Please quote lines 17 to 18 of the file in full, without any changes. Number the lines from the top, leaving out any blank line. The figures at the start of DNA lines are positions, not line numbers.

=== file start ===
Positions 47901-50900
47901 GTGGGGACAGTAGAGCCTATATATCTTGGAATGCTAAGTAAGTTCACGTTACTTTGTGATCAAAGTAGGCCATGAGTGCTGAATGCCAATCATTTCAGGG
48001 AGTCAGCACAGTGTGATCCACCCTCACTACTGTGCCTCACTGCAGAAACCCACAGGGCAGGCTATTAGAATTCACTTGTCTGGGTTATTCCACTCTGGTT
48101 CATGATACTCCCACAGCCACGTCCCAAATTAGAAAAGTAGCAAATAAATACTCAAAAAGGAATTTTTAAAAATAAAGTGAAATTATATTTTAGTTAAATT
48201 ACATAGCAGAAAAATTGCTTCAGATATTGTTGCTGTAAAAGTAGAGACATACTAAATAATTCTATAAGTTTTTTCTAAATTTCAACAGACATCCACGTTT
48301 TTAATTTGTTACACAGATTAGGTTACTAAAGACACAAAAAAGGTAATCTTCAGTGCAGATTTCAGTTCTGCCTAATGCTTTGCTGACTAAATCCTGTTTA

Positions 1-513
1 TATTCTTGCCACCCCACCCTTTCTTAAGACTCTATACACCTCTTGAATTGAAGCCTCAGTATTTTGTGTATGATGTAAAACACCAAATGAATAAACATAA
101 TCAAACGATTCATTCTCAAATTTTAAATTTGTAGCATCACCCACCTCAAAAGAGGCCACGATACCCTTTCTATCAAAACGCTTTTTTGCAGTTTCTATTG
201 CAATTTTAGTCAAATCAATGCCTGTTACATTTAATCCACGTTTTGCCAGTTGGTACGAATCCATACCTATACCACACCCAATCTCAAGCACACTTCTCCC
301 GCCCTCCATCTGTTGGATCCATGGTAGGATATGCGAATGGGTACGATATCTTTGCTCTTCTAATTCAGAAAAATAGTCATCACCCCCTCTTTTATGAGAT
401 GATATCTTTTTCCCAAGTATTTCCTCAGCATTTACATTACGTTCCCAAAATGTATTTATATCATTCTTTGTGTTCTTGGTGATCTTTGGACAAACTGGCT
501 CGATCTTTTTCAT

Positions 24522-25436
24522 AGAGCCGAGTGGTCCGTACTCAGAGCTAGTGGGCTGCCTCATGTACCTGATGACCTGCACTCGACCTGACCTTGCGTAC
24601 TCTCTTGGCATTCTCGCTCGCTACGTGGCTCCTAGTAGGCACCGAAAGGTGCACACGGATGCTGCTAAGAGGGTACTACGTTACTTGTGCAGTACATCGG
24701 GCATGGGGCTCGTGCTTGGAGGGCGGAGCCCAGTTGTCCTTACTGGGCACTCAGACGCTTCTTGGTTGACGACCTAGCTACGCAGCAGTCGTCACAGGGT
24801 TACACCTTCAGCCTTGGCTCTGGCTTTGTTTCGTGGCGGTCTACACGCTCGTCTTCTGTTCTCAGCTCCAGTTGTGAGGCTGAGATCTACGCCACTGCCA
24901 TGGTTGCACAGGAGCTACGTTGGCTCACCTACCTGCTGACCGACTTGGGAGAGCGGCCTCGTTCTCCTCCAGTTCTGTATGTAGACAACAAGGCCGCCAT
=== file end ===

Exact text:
24701 GCATGGGGCTCGTGCTTGGAGGGCGGAGCCCAGTTGTCCTTACTGGGCACTCAGACGCTTCTTGGTTGACGACCTAGCTACGCAGCAGTCGTCACAGGGT
24801 TACACCTTCAGCCTTGGCTCTGGCTTTGTTTCGTGGCGGTCTACACGCTCGTCTTCTGTTCTCAGCTCCAGTTGTGAGGCTGAGATCTACGCCACTGCCA